Among the Toraju tribe in Indonesia, the dead stay with the living. Literally. Until the family can afford the extensive and expensive burial rites, which lasts several days at least, the dead person stays in the house. And once the burial has taken place, the dead person will still stay with their former family, in the form of a wooden effigy. It all amounts to a very close relationship between the dead and the living. In many ways, it seems quite healthy, and, one would imagine, leading to less of a fear of death.
Now, with the rise of social media, Westerners are creating their own effigies. We heard this week the sad, but in a way uplifting, BBC story about parents who put pictures of their stillborn children on YouTube. On Facebook, the pages of the dead are turned into living shrines, with their friends writing to them long after their death. Funeral companies are developing new products, for example events on death anniversaries, where family and friends gather every year on the anniversary of the death to celebrate their loved one, or tombs with digital touches.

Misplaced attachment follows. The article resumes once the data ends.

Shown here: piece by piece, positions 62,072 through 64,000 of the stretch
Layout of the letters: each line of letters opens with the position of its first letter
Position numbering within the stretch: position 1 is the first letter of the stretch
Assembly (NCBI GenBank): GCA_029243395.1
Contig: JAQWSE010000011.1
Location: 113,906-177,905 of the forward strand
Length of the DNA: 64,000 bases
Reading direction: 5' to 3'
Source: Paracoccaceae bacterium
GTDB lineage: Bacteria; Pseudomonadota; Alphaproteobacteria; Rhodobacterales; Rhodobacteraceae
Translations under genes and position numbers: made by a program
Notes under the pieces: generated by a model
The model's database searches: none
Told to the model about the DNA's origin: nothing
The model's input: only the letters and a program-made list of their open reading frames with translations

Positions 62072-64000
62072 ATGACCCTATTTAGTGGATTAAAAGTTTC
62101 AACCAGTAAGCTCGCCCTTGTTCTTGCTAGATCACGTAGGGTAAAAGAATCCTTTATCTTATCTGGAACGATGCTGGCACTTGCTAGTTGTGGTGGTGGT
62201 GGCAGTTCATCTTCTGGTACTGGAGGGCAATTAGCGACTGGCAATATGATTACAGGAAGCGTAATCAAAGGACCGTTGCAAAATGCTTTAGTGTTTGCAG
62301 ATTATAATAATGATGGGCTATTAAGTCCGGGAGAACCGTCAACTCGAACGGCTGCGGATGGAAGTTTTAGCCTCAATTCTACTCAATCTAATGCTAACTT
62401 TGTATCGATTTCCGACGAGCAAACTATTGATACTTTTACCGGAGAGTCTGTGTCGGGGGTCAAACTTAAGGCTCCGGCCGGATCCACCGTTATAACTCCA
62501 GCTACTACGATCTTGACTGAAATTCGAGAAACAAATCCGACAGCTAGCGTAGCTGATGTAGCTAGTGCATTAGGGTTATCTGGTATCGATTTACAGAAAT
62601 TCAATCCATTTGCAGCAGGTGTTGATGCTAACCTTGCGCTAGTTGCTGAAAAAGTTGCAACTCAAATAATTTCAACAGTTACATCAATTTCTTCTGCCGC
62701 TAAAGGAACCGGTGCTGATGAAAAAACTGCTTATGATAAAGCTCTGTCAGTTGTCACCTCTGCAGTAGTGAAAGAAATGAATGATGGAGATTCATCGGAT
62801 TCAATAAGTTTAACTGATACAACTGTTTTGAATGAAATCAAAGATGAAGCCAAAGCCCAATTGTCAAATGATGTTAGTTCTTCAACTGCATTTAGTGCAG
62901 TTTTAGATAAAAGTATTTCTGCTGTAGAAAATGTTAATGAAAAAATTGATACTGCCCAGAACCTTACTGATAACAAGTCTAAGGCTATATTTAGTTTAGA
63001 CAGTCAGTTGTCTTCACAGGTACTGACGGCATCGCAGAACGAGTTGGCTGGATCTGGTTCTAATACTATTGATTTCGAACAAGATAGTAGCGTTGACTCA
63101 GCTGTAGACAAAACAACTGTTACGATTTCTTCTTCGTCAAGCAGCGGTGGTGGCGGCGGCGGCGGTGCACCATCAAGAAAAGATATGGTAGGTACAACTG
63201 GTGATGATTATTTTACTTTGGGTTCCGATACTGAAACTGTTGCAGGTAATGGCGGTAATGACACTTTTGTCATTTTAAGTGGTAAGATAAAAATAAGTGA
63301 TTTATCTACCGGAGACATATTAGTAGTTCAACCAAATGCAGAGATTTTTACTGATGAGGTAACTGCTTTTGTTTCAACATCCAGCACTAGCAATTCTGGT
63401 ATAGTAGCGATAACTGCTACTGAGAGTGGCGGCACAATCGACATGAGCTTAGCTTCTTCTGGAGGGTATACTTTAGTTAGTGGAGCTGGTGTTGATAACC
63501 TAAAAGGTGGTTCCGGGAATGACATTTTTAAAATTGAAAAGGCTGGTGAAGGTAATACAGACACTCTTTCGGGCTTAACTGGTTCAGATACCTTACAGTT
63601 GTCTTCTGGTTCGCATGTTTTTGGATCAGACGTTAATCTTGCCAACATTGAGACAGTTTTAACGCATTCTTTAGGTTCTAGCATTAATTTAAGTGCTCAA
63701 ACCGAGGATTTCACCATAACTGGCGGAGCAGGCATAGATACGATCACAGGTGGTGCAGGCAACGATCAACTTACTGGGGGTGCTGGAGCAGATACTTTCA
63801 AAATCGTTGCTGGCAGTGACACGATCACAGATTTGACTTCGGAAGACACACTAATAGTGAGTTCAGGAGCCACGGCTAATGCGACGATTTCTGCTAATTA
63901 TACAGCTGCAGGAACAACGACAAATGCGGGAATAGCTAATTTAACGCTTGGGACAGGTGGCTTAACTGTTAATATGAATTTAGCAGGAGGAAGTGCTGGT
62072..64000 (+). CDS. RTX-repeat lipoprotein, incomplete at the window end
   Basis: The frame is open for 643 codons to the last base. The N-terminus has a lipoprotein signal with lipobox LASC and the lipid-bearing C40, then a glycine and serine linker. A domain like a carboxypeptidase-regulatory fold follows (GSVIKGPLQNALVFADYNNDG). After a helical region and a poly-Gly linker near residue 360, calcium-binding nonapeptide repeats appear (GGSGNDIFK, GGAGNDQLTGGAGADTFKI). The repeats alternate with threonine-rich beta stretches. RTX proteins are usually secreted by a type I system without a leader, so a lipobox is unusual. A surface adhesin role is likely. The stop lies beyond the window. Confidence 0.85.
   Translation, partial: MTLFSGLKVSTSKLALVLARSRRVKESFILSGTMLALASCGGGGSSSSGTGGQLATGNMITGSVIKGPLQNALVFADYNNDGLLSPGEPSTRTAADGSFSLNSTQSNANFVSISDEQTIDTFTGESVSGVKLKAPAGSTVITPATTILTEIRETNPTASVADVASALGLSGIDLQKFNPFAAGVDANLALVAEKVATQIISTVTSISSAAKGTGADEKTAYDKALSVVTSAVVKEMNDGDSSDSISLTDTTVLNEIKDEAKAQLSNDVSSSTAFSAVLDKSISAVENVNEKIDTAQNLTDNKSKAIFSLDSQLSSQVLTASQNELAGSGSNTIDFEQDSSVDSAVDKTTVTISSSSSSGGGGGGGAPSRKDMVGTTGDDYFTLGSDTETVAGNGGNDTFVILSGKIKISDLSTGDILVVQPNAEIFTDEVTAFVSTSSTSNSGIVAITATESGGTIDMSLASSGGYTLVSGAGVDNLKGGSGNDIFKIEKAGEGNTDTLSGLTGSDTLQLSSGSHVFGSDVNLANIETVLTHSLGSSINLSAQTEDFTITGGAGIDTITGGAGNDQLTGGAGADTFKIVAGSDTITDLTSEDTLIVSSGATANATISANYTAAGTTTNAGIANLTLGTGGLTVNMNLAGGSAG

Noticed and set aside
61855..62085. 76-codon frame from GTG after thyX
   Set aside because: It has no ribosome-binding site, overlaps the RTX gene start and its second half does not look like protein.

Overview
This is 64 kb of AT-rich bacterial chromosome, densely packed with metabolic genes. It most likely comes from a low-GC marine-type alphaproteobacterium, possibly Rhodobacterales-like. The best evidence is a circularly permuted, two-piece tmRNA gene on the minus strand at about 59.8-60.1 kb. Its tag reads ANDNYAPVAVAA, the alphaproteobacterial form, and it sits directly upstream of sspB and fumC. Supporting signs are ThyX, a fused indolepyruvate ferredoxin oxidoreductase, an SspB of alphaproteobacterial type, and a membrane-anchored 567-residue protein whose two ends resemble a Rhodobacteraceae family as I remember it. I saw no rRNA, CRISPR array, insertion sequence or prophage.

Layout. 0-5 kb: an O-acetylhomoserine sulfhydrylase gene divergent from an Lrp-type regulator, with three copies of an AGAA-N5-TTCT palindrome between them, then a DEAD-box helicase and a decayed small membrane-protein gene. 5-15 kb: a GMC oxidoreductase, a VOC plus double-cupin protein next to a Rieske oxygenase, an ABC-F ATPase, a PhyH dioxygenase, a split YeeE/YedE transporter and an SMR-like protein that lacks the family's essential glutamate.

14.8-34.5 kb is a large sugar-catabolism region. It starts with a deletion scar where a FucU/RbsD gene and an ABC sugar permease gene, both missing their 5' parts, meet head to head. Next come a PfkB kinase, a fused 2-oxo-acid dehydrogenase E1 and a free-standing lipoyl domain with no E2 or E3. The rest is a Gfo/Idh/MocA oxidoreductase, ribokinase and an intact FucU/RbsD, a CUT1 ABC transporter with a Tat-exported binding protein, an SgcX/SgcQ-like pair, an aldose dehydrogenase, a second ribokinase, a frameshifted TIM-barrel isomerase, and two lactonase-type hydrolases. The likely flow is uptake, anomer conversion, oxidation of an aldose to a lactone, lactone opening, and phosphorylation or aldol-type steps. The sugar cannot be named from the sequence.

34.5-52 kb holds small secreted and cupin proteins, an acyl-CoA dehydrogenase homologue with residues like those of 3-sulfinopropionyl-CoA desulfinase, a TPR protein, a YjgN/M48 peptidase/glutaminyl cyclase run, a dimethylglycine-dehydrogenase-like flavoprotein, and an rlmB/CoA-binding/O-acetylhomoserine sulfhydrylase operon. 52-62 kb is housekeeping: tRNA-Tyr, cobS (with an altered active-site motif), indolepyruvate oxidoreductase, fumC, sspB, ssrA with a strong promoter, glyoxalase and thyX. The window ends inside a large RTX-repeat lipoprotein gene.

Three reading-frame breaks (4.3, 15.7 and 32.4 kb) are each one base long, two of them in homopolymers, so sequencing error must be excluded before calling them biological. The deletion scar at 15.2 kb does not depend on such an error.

As much as one could see could see these new practices as weird, and unusual from our Western perspective, perhaps we’re moving towards the closer relationship with death that many other cultures have long had. Unless these new digital estate companies manage to convince us all to sign up for our social media presences being taken down after we die, we can all live on in perpetuity on social media.
For a Western culture obsessed with the fear of dying (even if it has led to fantastic works of art), that can only be a good thing.